You may also want to plan any leisurely strolls that you want to take around your neighbourhood with care.  I recommend avoiding bus stops, unless you want to find yourself having to explain "all the swears".

If you're interested in the extent of your children's vocabulary, you could also while away some time by playing Hangman, as we did in a restaurant.  How smug we felt entertaining our children without devices.  How short-lived this was when the waiter noticed the words 'poo pants' written on the pad.

PE (joyously this is still PE!)

The one thing that I *love* about the holidays is that the children get a hell of a lot more outdoor exercise than during an average week at school.  The only challenge is that more often than not this exercise needs to be undertaken as a family.  Which means negotiation, bribery, arguments, fighting and occasional crying.  What begins as a simple bike ride or "just a walk" will morph into an hour of misery but like with all tough work outs, once you've busted through that wall you will find yourselves enjoying a tremendous sense of achievement (and ideally a pint).  If you want to avoid the misery, the solution is to go with friends - there is something about the children being around other kids that seems to silence the whining button in a way that offering encouragement / threatening a tech ban / shovelling Haribos into their hands will never do.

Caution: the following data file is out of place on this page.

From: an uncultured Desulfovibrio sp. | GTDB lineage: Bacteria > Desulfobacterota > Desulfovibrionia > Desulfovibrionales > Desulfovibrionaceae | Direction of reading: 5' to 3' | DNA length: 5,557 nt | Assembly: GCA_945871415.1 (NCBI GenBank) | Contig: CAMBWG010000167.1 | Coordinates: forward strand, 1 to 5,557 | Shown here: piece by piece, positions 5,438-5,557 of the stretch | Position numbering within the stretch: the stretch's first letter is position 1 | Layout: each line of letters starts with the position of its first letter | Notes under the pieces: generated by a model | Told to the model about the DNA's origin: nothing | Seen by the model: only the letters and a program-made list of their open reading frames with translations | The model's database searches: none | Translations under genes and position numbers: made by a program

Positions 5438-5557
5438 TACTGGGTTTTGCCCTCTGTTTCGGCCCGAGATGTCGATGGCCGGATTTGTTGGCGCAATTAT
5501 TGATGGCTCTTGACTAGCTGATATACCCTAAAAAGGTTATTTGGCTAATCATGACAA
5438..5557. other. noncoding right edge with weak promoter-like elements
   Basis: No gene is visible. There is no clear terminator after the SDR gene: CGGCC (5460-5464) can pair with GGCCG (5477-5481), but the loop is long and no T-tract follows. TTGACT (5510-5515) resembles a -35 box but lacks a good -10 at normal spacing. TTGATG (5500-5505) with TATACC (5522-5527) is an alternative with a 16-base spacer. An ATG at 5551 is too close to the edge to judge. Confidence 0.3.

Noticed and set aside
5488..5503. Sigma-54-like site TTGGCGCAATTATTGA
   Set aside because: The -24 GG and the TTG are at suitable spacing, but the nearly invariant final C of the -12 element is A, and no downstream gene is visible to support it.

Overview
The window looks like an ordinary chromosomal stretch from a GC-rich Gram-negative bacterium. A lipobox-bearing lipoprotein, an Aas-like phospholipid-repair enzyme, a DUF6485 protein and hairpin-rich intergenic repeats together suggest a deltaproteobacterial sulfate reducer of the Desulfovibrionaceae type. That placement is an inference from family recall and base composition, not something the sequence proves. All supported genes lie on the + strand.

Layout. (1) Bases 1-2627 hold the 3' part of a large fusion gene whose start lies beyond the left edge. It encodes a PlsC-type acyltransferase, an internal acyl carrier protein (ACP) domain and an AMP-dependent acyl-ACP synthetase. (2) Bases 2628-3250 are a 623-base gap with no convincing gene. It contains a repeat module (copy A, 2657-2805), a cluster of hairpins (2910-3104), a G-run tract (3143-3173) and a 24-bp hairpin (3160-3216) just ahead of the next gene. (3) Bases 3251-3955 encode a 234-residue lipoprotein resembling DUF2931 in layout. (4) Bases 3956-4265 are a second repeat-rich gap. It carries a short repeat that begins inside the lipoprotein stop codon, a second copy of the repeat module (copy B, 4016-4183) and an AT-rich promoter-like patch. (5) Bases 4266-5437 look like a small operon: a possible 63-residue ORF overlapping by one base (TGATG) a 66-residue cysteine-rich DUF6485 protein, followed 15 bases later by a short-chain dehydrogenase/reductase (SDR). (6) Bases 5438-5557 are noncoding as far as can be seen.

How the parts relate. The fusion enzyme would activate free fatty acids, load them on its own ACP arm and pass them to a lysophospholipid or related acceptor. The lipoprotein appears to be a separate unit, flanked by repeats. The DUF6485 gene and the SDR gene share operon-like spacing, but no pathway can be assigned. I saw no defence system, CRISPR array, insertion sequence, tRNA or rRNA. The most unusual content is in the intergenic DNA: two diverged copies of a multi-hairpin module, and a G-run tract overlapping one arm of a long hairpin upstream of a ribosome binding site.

If you want to ride this route without whining - just add friends :)


As neither of us play an instrument, our ability to influence our children's musical tastes begins and ends with playing what we like.  We keep BBC 6 Music on the radio and if we can be arsed to connect up the iPod, they'll hear mostly indie rock, dance and (heavily edited) hip-hop.  

All this counts for nothing however as we have discovered to our great dismay.  What the children have decided is all they want to listen to is Heart.  Which means that the soundtrack to your holiday will be Shy Guy by Diana King which they seem to play on the hour, every hour.  I think Diana puts it best when she says: "Oh lord have mercy, mercy, mercy......"

Your children may also decide to search the iTunes with their friends for Cake by the Ocean by DNCE.  Did you know that it's got a version including the word "f*cking"?  Neither did I.  But now I do.  And so do you.

Sex Education